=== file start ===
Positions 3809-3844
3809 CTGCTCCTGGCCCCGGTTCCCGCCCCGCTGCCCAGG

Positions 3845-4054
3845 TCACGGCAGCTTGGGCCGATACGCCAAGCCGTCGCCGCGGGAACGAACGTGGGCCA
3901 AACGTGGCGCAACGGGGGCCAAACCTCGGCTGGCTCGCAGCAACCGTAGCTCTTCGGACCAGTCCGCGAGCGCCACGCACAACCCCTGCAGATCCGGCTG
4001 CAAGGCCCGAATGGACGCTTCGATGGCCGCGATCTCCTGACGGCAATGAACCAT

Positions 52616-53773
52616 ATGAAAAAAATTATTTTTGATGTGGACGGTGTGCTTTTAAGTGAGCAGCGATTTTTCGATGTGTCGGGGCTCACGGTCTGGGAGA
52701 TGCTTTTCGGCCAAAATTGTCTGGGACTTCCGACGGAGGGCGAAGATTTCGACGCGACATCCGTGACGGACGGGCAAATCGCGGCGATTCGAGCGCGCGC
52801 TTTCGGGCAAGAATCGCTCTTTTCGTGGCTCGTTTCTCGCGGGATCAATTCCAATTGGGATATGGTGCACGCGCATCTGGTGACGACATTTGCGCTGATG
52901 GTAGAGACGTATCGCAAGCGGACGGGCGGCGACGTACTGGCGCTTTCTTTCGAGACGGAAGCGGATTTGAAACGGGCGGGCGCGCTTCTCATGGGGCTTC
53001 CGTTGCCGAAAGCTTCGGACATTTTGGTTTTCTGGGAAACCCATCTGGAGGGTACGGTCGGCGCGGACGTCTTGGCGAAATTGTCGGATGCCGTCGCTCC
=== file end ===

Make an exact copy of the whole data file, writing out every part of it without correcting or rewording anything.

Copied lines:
Positions 3809-3844
3809 CTGCTCCTGGCCCCGGTTCCCGCCCCGCTGCCCAGG

Positions 3845-4054
3845 TCACGGCAGCTTGGGCCGATACGCCAAGCCGTCGCCGCGGGAACGAACGTGGGCCA
3901 AACGTGGCGCAACGGGGGCCAAACCTCGGCTGGCTCGCAGCAACCGTAGCTCTTCGGACCAGTCCGCGAGCGCCACGCACAACCCCTGCAGATCCGGCTG
4001 CAAGGCCCGAATGGACGCTTCGATGGCCGCGATCTCCTGACGGCAATGAACCAT

Positions 52616-53773
52616 ATGAAAAAAATTATTTTTGATGTGGACGGTGTGCTTTTAAGTGAGCAGCGATTTTTCGATGTGTCGGGGCTCACGGTCTGGGAGA
52701 TGCTTTTCGGCCAAAATTGTCTGGGACTTCCGACGGAGGGCGAAGATTTCGACGCGACATCCGTGACGGACGGGCAAATCGCGGCGATTCGAGCGCGCGC
52801 TTTCGGGCAAGAATCGCTCTTTTCGTGGCTCGTTTCTCGCGGGATCAATTCCAATTGGGATATGGTGCACGCGCATCTGGTGACGACATTTGCGCTGATG
52901 GTAGAGACGTATCGCAAGCGGACGGGCGGCGACGTACTGGCGCTTTCTTTCGAGACGGAAGCGGATTTGAAACGGGCGGGCGCGCTTCTCATGGGGCTTC
53001 CGTTGCCGAAAGCTTCGGACATTTTGGTTTTCTGGGAAACCCATCTGGAGGGTACGGTCGGCGCGGACGTCTTGGCGAAATTGTCGGATGCCGTCGCTCC